Please ensure Javascript is enabled for purposes of website accessibility

Plaintiff sanctioned for ‘multiple’ Rule 11 violations

Virginia Lawyers Weekly//September 15, 2022

Plaintiff sanctioned for ‘multiple’ Rule 11 violations

Virginia Lawyers Weekly//September 15, 2022

Where the plaintiff failed to support any of her claims with evidence, no reasonable person would believe the claims were factually justified and it appeared the suit was filed for an improper purpose, the plaintiff must pay the defendants’ legal fees.


This case involves a decades long dispute over the management and distribution of Interlase Limited Partnership’s assets during its receivership and bankruptcy proceedings. In 2016, Barbara Sopkin raised multiple state law claims and one federal claim against defendants in relation to their handling of those assets, which were dismissed by this court under Rule 12(b)(6). Prior to having their motions to dismiss granted, defendants moved for sanctions against Sopkin. 


Plaintiff’s amended complaint, which she verified and signed, is baseless on all counts in terms of evidentiary support. Her causes of action have no factual basis. As the court explained when dismissing the case under 12(b)(6), the conspiracy claim was factually deficient because plaintiff failed to allege that defendants engaged in any unlawful act or purpose.

The legal malpractice claim against Ann Kathan was baseless as plaintiff failed to allege any facts suggesting she or Interlase had an attorney-client relationship with Kathan. Regarding the breach of fiduciary duty claim, plaintiff misrepresented when she had discovered her claims in order to satisfy her erroneously proposed discovery rule for the statute of limitations analysis. Her § 1983 claim was deficient for the same reason. And plaintiff failed to allege critical facts supporting her claim against defendants for wrongful interference of contract.

No reasonable plaintiff would believe the claims above were factually justified. Therefore, the court finds that plaintiff’s conduct squarely violated Rule 11(b)(3)’s requirement that the factual contentions in a party’s pleadings have or will likely have evidentiary support.

The court also finds that plaintiff’s conduct indicates she filed this action with an improper purpose in violation of Rule 11(b)(1). The court infers the existence of an improper purpose partly because of the baselessness of all her claims. In addition to failing to state any viable cause of actions against defendants, plaintiff filed this suit despite a state court injunction preventing her from asserting any interest in Interlase, and even after she expressly withdrew a claim of interest in Interlase with prejudice during previous bankruptcy proceedings.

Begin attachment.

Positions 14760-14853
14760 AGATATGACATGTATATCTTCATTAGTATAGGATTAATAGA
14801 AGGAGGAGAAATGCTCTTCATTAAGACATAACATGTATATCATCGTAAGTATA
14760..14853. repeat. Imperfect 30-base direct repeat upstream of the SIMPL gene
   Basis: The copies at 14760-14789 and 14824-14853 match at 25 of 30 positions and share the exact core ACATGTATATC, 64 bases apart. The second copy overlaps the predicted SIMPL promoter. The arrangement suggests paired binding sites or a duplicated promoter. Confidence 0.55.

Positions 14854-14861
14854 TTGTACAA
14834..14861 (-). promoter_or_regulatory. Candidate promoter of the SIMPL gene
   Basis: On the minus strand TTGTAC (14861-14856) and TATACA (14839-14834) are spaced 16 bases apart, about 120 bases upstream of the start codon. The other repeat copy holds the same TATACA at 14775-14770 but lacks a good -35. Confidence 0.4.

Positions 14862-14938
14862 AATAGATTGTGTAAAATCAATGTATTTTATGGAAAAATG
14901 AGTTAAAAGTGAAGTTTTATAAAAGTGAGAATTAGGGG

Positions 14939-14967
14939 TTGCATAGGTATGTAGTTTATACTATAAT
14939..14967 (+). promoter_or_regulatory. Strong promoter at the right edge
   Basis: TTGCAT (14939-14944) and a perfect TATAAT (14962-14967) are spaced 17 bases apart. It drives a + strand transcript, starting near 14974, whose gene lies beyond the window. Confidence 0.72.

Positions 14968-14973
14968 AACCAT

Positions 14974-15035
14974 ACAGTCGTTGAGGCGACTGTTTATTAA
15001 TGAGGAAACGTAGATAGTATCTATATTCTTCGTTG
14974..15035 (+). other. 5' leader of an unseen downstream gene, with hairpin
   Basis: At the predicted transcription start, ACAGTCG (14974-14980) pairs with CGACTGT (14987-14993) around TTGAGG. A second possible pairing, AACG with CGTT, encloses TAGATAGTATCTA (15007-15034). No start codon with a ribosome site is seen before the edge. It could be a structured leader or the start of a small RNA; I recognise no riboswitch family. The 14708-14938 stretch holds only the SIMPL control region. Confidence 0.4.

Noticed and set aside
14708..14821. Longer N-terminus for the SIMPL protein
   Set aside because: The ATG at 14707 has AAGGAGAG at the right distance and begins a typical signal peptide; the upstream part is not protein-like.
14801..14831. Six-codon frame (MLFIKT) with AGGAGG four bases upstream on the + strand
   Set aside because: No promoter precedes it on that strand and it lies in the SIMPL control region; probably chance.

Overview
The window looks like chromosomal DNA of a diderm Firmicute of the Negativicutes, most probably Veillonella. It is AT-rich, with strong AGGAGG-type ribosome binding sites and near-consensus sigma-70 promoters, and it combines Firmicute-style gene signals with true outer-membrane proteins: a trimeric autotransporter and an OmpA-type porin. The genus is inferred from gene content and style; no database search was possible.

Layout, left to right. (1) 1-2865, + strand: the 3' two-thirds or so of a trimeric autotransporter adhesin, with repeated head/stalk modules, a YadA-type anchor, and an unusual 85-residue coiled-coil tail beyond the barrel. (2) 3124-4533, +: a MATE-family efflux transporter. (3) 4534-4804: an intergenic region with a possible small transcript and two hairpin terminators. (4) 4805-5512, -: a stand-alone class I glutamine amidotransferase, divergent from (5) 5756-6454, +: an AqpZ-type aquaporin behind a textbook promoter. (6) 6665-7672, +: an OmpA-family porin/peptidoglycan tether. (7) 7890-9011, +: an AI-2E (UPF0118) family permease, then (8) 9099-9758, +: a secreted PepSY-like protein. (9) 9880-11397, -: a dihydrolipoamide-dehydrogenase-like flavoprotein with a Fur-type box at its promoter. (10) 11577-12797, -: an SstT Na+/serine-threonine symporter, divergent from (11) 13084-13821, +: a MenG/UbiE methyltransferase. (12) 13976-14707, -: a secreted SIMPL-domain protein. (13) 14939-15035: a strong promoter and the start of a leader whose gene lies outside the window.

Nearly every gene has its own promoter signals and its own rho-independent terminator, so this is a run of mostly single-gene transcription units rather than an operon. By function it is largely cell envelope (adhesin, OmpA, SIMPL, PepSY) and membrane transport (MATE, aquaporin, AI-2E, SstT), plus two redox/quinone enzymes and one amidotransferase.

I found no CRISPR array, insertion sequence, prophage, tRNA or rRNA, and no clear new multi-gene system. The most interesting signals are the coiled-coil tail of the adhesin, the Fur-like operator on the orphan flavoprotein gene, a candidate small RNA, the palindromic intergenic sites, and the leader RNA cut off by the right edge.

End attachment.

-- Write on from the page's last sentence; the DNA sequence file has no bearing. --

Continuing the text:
The court finds that defendants are entitled to the amount of legal fees and costs they sustained during this case. Counsel for both the Mendelson defendants and defendant Kathan has submitted affidavits as to the attorneys’ fees and costs incurred by both parties in responding to plaintiff’s complaint, amended complaint and related filings up until this court’s original stay of Rule 11 proceedings. 

The court has reviewed the claimed total costs and fees for the Mendelson defendants and Kathan, including the hours expended and the hourly rates used in this litigation, and finds them reasonable. The total costs and fees incurred by the defendants must be taken into account because plaintiff’s Rule 11 violations infected all the counts she raised against them, as outlined earlier. Furthermore, the court finds that an award of attorneys’ fees and costs is a necessary deterrent to plaintiff and others similarly situated from pursuing frivolous litigation, especially where an improper purpose may be inferred. 

As to plaintiff’s ability to pay, there is no evidence that plaintiff lacks the financial resources to pay this sanction. She claims to be an extremely frugal retiree without any real property or assets, however, she has not provided any supporting financial information or documentation. Moreover, plaintiff’s claims belie the fact she has launched expensive litigation for over five years in both state and federal courts. 

Finally, the severity of plaintiff’s conduct, as demonstrated by her multiple violations of Rule 11(b), warrants a monetary penalty. Given these facts and circumstances, the court will grant defendants’ motions for sanctions and will order plaintiff to pay defendants the requested fees and expenses in accordance with the affidavits filed: $58,828.42 to the Mendelson defendants and $4,026.00 to defendant Kathan.

Defendants’ motions for sanctions granted.

Sopkin v. Mendelson, Case No. 1:16-cv-01146, Sept. 1, 2022. EDVA at Alexandria (Hilton). VLW 022-3-393. 8 pp.

Verdicts & Settlements

See All Verdicts & Settlements

Opinion Digests

See All Digests